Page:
Tecs to go in training overhaul

10 Jun 99
Training and Enterprise Councils face abolition in their present form, under government proposals to be published at the end of the month.

11 June 1999

A white paper setting out the future of adult training and lifelong learning is expected to propose the overhaul of post-16 education.

Intense lobbying from the Local Government Association and businesses to safeguard the local demand-led nature of training seems to have delivered results.

Now the Department for Education and Employment is expected to create a national skills and learning organisation that will oversee a network of skills-based local agencies covering careers and business-led training.

Tecs might be absorbed into this new structure, building on their close relations with local businesses.

However, these proposals have not been universally welcomed by business organisations, which argue that employers would have insufficient influence over the work of the new bodies.

The Tec national council is resigned to change. Its director of training and education, Mary Lord, said the priority was to ensure that developments were sensitive to local customers.

She said: 'While we want to get better value for money and better performance, we do want to keep that local sensitivity and focus on the particular priorities of our particular economy. That has always been the strength of Tecs.'

Set up nine years ago by the then prime minister, Margaret Thatcher, the Tecs' main role was to translate government policy on training and adapt it to the needs of local businesses. However, mounting criticism about the Tecs' lack of focus concentrated attention on their failings.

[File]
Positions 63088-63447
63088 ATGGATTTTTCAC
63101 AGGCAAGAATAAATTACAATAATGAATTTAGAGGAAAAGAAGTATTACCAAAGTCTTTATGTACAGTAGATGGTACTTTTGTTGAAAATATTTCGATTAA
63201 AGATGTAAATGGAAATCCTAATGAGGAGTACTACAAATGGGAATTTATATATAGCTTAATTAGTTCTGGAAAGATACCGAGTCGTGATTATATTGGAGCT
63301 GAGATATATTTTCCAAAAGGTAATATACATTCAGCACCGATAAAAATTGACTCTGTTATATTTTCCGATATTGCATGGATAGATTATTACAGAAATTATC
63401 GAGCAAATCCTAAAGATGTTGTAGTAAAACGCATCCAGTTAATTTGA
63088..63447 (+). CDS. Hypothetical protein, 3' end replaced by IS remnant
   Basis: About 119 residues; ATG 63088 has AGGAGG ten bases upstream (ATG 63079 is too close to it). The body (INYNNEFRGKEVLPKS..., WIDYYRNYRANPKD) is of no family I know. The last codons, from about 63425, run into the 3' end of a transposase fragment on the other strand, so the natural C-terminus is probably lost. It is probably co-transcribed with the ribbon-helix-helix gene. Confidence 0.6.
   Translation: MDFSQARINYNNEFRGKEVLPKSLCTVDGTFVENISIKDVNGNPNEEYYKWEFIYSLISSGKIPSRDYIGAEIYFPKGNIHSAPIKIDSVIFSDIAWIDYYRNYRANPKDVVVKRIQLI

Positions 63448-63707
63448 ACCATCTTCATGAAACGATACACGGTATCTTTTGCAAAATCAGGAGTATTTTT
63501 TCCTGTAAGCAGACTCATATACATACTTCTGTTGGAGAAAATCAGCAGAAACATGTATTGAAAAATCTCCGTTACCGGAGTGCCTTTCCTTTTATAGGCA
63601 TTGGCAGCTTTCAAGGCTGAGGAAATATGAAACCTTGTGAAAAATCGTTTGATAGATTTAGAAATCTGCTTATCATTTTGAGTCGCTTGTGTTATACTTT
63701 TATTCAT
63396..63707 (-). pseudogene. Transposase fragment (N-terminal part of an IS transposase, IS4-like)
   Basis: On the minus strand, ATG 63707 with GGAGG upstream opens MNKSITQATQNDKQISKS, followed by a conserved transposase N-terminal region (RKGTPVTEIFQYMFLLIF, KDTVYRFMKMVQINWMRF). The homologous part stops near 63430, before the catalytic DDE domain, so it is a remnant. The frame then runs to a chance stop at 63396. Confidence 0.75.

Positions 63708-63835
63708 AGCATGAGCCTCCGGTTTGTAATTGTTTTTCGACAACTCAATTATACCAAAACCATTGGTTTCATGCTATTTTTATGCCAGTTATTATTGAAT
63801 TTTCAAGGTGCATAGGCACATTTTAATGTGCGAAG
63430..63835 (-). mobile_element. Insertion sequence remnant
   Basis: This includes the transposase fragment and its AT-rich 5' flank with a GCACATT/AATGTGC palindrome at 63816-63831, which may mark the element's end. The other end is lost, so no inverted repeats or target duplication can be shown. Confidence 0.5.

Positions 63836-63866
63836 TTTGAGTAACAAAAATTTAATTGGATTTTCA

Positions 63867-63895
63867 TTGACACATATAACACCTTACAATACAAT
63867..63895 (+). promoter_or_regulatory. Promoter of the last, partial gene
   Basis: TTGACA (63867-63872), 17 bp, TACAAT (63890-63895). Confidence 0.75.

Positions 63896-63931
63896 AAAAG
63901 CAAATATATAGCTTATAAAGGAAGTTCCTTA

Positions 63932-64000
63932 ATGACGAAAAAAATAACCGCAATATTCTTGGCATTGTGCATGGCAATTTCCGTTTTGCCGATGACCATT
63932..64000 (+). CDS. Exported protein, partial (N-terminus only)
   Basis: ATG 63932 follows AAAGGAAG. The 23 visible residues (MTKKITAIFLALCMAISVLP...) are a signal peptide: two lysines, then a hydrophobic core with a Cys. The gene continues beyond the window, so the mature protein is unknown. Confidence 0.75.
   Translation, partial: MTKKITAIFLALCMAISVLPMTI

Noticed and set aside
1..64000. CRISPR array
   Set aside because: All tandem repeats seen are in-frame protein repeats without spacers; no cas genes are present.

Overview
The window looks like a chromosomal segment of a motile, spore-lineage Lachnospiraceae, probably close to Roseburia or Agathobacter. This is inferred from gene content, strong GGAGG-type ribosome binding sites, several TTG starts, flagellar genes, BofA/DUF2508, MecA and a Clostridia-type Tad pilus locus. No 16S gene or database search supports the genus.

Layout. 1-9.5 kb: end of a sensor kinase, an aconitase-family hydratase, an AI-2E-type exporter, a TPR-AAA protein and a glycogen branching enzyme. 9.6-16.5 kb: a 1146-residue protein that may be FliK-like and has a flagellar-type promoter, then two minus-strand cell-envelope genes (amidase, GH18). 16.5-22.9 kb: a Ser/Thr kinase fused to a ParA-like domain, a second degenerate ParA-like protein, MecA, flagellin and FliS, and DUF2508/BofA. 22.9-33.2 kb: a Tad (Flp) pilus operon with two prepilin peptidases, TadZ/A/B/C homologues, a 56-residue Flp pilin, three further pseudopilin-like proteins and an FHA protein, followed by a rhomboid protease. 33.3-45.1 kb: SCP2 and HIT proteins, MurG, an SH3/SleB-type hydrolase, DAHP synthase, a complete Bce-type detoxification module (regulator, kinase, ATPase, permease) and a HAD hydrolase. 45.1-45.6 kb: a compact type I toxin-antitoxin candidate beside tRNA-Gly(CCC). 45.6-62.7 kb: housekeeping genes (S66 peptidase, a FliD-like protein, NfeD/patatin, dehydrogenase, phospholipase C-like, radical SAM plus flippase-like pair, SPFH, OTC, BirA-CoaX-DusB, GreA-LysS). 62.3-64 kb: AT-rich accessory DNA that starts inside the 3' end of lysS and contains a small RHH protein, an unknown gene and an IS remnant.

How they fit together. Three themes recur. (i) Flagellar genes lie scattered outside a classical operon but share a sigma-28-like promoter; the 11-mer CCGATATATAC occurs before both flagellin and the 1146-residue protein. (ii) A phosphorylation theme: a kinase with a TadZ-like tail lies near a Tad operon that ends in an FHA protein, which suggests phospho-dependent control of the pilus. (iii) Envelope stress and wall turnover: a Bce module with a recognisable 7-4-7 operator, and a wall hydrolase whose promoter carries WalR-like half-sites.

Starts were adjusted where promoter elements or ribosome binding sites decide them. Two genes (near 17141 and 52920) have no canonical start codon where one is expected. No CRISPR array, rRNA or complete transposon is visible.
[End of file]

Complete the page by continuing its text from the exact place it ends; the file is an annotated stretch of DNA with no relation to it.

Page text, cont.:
Mary Lord rejected the idea of local training needs being taken over by the newly created Regional Development Agencies. 'We are supportive of RDAs and consider them very important in terms of regional strategies but we do not think they are close enough to the market to be able to decide on training needs.'

The LGA's head of education, Neil Fletcher, said it supported the creation of a national body. He said: 'We want to see local authorities involved in planning and development of post-16 education and lifelong learning.

'We are totally committed to this approach because councils are perfectly placed to respond to the needs of their local communities.'


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